This study draws on symbolic interactionism (SI), which focuses on how individuals construct meaning, identity and order through social interaction.14 Although some researchers conceptualise SI as a mid-range theory focusing on local systems and including recognition of cultural and contextual variations,10 others construct SI as a ‘microsociology’ that focuses on micro (i.e. small-scale) social processes.11 Indeed, our approach to SI within the current study is commensurate with this micro-level theory focusing on the individual and interaction, and taking account of local context.10

In this study, we focus specifically on how individuals construct power through social interaction within family medicine bedside teaching. Power is a complex concept and a range of theoretical understandings exist.11 Although power has been defined as ‘the capacity to get others to think, feel or act the way we want them to, even if they don’t want to think, feel or act that way’,14 there is no widely accepted definition or theory of power and some scholars even eschew the act of defining and therefore reifying the concept.11

From a sociological perspective, power has typically been examined at the macro level with reference to large-scale social processes such as structural inequalities, the reproduction of patriarchy, and so on.11 Commensurate with this macro level is what Foucault calls ‘sovereign power’, which applies to people in positions of authority who ‘hold’ power and wield it over others in subordinate positions.15 However, power has also been examined at the micro level through an SI lens with a focus on power relationships and their enactment in real-life settings.11 At this micro level, power is commensurate with Foucault’s conception of ‘capillary power’, in which power is viewed as something that is constantly performed (enacted and resisted) within everyday social interaction and is therefore productive, bringing about meaningful ends rather than oppression necessarily.7,15

In the current study, we take this latter conceptualisation of power, aligned with our SI theoretical perspective. Indeed, our study illustrates that although it may be difficult to change one’s position within the medical institution (i.e. institutional status),6,7 it is possible to negotiate one’s position within particular interactions (i.e. local status) by employing linguistic strategies (such as asking questions) typically associated with those with higher institutional status.6,7

Finally, and in alignment with our SI theoretical approach, we draw on Goffman’s dramaturgy theory, which employs a performance metaphor to illustrate how we construct and co-construct our roles (e.g. actor, director, audience, prop, etc.) during social interaction and how we manage others’ impressions of us through face-work.16–18 Face-work concerns the maintenance of our own and others’ positive face (i.e. positive self-image) and negative face (i.e. maintaining autonomy through freedom from imposition and freedom of choice).16–18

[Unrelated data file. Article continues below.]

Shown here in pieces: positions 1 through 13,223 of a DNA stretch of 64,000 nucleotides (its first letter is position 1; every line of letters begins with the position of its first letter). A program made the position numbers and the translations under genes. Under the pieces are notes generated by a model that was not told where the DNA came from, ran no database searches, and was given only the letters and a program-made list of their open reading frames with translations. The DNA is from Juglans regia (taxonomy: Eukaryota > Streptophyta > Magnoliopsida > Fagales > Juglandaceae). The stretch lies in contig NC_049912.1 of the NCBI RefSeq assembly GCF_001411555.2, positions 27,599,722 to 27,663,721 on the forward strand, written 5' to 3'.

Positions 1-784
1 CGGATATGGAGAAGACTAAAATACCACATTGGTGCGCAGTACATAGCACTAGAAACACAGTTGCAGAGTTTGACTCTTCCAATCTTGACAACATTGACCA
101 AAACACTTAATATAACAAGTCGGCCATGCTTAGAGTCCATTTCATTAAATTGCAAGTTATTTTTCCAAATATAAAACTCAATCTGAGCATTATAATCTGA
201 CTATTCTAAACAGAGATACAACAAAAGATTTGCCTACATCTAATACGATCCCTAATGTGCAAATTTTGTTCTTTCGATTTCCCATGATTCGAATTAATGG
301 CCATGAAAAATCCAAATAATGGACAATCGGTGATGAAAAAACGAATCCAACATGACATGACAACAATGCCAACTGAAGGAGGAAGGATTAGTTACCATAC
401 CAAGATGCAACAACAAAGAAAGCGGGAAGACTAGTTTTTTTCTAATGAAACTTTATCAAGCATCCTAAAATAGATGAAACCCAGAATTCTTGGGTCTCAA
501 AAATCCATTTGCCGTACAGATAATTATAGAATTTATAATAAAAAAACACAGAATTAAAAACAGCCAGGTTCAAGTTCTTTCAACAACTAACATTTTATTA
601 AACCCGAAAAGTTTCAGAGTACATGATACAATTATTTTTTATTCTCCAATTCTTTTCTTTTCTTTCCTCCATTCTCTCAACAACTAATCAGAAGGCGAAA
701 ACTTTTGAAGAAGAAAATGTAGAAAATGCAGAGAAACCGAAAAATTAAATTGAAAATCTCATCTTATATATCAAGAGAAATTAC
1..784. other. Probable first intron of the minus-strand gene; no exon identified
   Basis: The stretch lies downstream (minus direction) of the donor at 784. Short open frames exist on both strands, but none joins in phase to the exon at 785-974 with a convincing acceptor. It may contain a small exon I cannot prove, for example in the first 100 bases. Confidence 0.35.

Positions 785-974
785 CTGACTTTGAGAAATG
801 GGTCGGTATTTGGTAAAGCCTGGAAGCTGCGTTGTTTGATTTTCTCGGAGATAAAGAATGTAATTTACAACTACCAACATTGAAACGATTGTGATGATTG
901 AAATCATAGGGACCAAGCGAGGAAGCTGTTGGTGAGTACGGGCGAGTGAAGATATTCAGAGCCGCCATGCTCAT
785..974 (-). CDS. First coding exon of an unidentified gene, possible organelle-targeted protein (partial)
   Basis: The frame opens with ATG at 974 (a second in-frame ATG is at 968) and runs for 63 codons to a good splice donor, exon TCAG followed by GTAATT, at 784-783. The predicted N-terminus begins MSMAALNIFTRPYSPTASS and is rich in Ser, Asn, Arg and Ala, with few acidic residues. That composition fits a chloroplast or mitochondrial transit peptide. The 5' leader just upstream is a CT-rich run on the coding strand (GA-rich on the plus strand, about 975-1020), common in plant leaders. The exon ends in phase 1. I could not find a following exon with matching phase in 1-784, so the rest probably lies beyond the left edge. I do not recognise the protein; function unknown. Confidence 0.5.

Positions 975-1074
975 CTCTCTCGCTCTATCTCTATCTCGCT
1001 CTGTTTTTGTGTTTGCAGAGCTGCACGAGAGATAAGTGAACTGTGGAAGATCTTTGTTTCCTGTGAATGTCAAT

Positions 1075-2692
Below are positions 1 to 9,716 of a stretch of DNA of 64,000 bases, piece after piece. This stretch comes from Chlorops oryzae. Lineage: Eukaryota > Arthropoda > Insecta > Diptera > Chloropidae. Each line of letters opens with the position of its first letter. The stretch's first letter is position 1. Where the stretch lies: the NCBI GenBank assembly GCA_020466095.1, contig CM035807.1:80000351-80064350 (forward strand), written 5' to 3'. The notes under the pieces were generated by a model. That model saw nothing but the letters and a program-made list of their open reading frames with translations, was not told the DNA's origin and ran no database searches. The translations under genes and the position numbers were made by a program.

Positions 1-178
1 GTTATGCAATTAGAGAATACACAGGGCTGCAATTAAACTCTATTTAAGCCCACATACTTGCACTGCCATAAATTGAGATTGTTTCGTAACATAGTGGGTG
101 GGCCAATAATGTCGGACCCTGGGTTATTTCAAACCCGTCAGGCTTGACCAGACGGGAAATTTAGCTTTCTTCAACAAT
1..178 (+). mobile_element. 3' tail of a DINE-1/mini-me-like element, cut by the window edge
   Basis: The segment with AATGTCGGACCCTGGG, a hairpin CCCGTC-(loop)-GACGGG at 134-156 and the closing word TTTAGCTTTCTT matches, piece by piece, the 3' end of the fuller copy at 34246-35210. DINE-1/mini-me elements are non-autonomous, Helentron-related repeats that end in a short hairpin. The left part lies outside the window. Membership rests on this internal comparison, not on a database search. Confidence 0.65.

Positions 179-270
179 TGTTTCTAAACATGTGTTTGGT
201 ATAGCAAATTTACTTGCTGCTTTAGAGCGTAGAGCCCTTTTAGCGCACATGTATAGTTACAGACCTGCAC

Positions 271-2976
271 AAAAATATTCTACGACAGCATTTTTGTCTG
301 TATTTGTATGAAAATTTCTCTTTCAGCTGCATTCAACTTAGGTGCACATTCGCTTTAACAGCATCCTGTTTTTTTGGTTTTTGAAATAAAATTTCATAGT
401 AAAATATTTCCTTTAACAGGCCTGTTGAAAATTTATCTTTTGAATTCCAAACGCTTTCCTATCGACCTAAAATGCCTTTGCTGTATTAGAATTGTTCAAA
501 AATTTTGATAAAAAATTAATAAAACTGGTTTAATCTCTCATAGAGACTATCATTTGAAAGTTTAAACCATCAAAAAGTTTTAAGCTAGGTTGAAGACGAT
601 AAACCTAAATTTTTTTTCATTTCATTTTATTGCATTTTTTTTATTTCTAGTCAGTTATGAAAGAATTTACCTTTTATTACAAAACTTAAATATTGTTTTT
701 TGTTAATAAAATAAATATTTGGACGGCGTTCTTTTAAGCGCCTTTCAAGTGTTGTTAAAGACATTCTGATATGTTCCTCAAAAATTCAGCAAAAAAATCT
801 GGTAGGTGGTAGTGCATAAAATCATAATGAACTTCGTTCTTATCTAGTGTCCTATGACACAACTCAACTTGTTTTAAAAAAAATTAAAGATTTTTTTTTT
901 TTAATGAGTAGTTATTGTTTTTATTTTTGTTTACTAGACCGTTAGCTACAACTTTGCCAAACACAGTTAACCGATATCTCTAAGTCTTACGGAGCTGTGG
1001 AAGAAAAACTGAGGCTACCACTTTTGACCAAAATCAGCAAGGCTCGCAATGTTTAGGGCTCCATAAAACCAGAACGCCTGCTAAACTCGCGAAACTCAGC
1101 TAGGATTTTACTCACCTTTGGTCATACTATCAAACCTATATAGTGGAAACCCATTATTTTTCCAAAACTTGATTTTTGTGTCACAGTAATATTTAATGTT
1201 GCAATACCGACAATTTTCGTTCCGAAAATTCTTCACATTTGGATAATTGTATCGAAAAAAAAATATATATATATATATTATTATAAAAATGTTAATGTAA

Bedside teaching and power

Although numerous studies have explored the perceptions of clinical teachers, students and patients about bedside teaching through qualitative interviews and questionnaire surveys,2,4,19–23 only two recent studies have employed observational methods to explore interaction within bedside teaching.1,8,9,24

The first employed audio-recorded observations of 25 hospital bedside teaching encounters (BTEs) of 12 clinical teachers identified as ‘excellent teachers of humanistic care’ to explore how humanistic behaviour is role-modelled to residents.24 The authors found that bedside teachers taught humanism and professionalism in the doctor–patient relationship mostly by role-modelling rather than overt instruction, and that the role-modelling of humanistic behaviours was demonstrated through non-verbal communication, overt demonstrations of respect, the building of personal connections, the eliciting and addressing of patients’ affective responses to illness, and clinical teacher self-awareness.

The second study employed audio-recorded observations of six hospital BTEs to explore the construction of roles, identities and power within the triadic doctor–patient–student interaction.1,8,9 The authors explored some elements of power that were constructed within hospital BTEs by clinical teachers, students and patients through linguistic and para-linguistic strategies. For example, power was enacted through the construction of roles such as the patient as a non-person (someone who is talked about as if he or she is not there).17 We see this in the following comment made by a clinical teacher who refers to the patient’s ribs using the definite article ‘the’ rather than the embodied pronoun ‘his’ within the patient’s presence: ‘…see the ribs pulling in with inspiration.’8